Getty Images

The Los Angeles Dodgers defeated the San Francisco Giants on Wednesday night 2-1 (box score) in the decisive Game 5 of the National League Division Series. The Dodgers will now move on to play the Atlanta Braves for the chance to reach their fourth World Series in five years. (The winner of the NL Championship Series will meet either the Houston Astros or Boston Red Sox.) The Giants, who won the NL West by finishing the regular season with a majors-leading 107 victories, will head home for the offseason.

Alas, the Dodgers win was sealed in a controversial manner. With two outs and the tying run on board in the bottom of the ninth, Wilmer Flores was rung up on a questionable check-swing call by first-base umpire Gabe Morales. Observe:

Predictably, given the stakes involved and the fact that no other games were ongoing, Morales' call quickly became the subject of countless tweets from various big-league players past and present. Here are some choice cuts:

You might wonder if Flores or the Giants had any recourse, such as requesting a video replay. Unfortunately, check-swing decisions are not reviewable. Heck, one of the quirks of the game is that there is no definition in Major League Baseball's rulebook concerning what constitutes a swing. Rule 8.02c's comment is as close as it gets:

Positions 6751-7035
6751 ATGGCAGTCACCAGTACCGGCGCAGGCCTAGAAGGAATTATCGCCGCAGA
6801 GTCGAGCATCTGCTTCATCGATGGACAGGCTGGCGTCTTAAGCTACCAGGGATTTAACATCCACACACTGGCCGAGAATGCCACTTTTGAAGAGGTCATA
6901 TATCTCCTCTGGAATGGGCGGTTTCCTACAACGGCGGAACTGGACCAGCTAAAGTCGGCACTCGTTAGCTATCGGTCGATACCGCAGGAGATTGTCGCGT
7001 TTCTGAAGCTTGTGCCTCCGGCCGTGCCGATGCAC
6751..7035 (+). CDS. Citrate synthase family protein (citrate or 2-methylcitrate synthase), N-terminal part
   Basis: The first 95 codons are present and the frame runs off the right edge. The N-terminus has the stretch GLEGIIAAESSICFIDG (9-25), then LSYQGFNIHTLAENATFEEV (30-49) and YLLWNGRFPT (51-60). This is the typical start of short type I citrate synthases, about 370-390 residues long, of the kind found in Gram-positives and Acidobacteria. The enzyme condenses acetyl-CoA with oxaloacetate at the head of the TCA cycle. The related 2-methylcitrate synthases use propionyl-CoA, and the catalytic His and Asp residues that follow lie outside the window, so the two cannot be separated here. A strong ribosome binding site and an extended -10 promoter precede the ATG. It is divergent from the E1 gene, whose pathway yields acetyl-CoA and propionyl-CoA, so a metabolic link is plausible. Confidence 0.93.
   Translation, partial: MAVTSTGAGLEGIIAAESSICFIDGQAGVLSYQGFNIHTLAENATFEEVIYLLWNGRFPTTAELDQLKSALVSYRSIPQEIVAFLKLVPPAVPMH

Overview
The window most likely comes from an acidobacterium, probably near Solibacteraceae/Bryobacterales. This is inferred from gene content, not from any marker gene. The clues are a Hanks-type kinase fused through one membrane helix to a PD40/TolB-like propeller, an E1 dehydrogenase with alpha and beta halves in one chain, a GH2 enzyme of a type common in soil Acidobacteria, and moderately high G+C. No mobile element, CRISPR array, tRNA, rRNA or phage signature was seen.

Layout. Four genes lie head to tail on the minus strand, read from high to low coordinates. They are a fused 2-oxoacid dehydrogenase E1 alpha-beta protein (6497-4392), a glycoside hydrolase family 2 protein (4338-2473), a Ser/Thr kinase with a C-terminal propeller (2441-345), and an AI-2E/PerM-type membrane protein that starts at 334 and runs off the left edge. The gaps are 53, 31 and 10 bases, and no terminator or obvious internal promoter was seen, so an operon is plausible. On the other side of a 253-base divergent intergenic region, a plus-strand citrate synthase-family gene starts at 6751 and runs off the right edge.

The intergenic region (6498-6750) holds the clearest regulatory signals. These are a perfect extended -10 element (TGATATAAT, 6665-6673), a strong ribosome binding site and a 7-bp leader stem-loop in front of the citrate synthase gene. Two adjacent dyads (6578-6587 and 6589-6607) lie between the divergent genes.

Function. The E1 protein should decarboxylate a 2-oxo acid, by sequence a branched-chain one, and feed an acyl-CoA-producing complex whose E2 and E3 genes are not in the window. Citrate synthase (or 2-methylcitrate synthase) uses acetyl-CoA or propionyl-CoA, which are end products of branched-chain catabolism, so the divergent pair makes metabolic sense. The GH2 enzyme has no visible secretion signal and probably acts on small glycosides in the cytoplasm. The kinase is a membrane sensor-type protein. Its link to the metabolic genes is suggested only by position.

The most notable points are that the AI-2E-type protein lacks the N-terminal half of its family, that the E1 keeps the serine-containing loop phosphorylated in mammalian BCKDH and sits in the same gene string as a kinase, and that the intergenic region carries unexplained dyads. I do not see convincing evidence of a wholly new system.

Appeals on a half swing may be made only on the call of ball and when asked to appeal, the home plate umpire must refer to a base umpire for his judgment on the half swing. Should the base umpire call the pitch a strike, the strike call shall prevail. Appeals on a half swing must be made before the next pitch, or any play or attempted play. If the half swing occurs during a play which ends a half-inning, the appeal must be made before all infielders of the defensive team leave fair territory.  

As our Matt Snyder noted in 2019, it's bizarre that the rulebook would acknowledge that such a thing as a "half swing" can occur without defining it, or without giving umpires guidance on how to observe and rule on it. 

You can count Los Angeles Angels manager Joe Maddon as one individual in favor of check-swing legislation. He suggested back in 2019 that MLB look into using lasers or implanting tracking chips into the head of bats as a means of improving the consistency of check-swing calls. The league never took Maddon's suggestion, though perhaps such ideas will be revisited this winter following the events of Game 5.